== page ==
Tax changes are coming. You likely won’t notice it right away, but once the clock strikes twelve on January 1, 2016 many things will be different. The Liberal party welcomes the New Year with the following tax changes:


  1. Higher taxes for high income earners
  • 4% increase in the federal tax rate from 29% to 33% on individuals for income over $200,000.
  • As a result of this increase, the maximum personal tax rate (combined Federal and Ontario) in 2016 for those with incomes over $200,000 will be as follows:
    • Ordinary income (salary, interest): 53%
    • Eligible dividends (from most public companies): 34%
    • Non-eligible dividends (from most PC/HSC/TSC): 30%
  1. Lower taxes for the middle class
    • 5% decrease in the federal tax rate from 22% to 20.5% on individuals with income more than $45,283 and less than $90,564. This will result in tax savings of up to $679. Even if your income is higher than $90,564, you will still benefit from this tax decrease on this portion (income between $45,283 and $90,564) of your income.
  2. Removal of income splitting tax credit
    • The family tax cut credit will no longer be available. This credit previously allowed some families to save up to $2,000 by splitting income between spouses. This take away isn’t a big deal for many dentists who had/have a PC as they can use the PC to income split with poorer family members.
  3. Tax Free Savings Accounts (TFSA)
    • Annual contribution limit to a TFSA will be reduced from $10,000 to $5,500 for 2016 and indexed to inflation thereafter. The new limit is the same as it was in 2014. Note, there is no rush to contribute to TFSA as the TFSA contribution limits prior to 2016 have not changed. Only the contribution limits after 2015 have been reduced.
  4. Child benefits
  • The Universal Child Care Benefit and Canada Child Tax Benefit will be replaced with a new Canada Child Benefit that is tax-free and paid out based on the family’s income, likely as reported on the 2015 personal tax returns. This change is effective July 1, 2016. If your household (DDS + spouse) makes more than $200,000 personal income, you will lose this benefit.
  1. Donations
    • Donations in excess of $200 receive a tax break at higher federal and provincial tax rates. As the highest federal tax rate has increased by 4%, this also means donations will get a 4% boost in tax breaks. For those with incomes in excess of $200,000 who donate, you could receive up to 50.4% (46.4% in 2015) of your donation back in a tax reduction. For those with incomes below $200,000, there will be no change in the tax breaks you receive from donating. DCY CLIENTS: Proceed to login with your username/password and this article will then provide you with a schedule that will help you to determine if you should donate personally OR through your PC.


  1. Higher taxes on investment income inside PC/HSC/TSC/holding company
    • 4% increase on corporate taxes on investment income earned inside a Canadian-controlled private corporation. This raises the corporate tax rate on investment income from 46.17% to 50.17%. Note that a large percentage of the taxes paid on investment income are refundable to the corporation if and when taxable dividends are issued to shareholders.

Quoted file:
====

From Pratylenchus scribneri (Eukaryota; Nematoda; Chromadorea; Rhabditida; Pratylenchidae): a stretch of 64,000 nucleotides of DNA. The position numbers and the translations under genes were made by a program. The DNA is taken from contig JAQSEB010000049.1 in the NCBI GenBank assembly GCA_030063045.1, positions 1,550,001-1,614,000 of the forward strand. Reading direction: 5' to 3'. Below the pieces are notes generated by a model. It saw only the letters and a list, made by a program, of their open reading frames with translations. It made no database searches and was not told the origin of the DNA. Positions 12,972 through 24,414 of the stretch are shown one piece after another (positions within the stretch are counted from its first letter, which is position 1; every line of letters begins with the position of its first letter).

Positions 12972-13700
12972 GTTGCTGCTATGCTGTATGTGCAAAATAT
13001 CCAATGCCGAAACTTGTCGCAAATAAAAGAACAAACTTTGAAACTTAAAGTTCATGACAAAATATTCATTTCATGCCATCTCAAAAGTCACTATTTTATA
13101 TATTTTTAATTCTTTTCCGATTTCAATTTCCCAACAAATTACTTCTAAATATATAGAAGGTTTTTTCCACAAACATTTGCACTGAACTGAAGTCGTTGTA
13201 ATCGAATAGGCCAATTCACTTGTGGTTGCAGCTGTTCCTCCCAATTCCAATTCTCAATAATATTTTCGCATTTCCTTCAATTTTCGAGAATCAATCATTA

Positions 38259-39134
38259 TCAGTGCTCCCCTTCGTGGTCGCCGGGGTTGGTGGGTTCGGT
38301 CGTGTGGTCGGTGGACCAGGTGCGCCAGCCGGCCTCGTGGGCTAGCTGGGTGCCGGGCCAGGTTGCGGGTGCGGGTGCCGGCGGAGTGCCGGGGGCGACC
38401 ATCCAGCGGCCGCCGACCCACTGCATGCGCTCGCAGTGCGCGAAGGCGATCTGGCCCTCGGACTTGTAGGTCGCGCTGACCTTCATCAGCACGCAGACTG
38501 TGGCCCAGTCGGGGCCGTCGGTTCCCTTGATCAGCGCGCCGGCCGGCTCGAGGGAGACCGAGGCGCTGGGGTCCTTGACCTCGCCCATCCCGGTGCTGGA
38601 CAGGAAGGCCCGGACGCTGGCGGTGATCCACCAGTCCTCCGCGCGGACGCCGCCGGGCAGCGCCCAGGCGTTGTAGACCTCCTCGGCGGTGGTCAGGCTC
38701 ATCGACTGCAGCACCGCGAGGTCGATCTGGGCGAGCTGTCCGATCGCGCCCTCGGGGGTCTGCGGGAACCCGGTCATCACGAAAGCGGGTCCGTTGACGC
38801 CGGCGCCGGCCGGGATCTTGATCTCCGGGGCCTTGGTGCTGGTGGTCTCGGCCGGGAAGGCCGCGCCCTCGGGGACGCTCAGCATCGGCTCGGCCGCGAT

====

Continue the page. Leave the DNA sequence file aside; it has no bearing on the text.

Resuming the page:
2. Higher taxes on dividend income inside PC/HSC/TSC/holding company
    • 5% increase on corporate taxes on dividends received from most Canadian corporations. These taxes are refundable to the corporation if and when dividends are issued/paid to shareholders.
  3. No changes have been proposed to the corporate tax rate on active business income at this time, which was 15.5% during 2015. Unless there are further changes, any active business income generated during 2016 will be taxed at 15%.

How can you prepare yourself?

  • Maximize the number of middle income earners in your household by income splitting with family members who are shareholders of your corporation. Pay dividends to them instead of yourself. A couple who has taxable income of $150,000 each will pay significantly less taxes than an individual reporting $300,000 of income. If your child, 18 and older, is going to University, consider: a) making them a dividend only shareholder of your PC, and b) paying them a dividend from your PC.
  • Consider taking out dividends or bonuses prior to January 1, 2016 if you regularly report income in excess of $200,000 and need money in the immediate future. Reporting more than $200,000 of income in 2015 is likely better than reporting more than $200,000 of income in 2016.
  • If you have available funds, top up your TFSA (up to your maximum limit) to maximize the potential growth of your TFSA. Investment returns require time to grow and compound. Better to start earlier than later.
  • Claim donations in 2016 to get back a potentially bigger tax break. Review our chart to see who should donate.
  • If you have large amounts of investments in your corporation, consider paying out dividends to lower income shareholders to get back some refundable taxes for the corporation.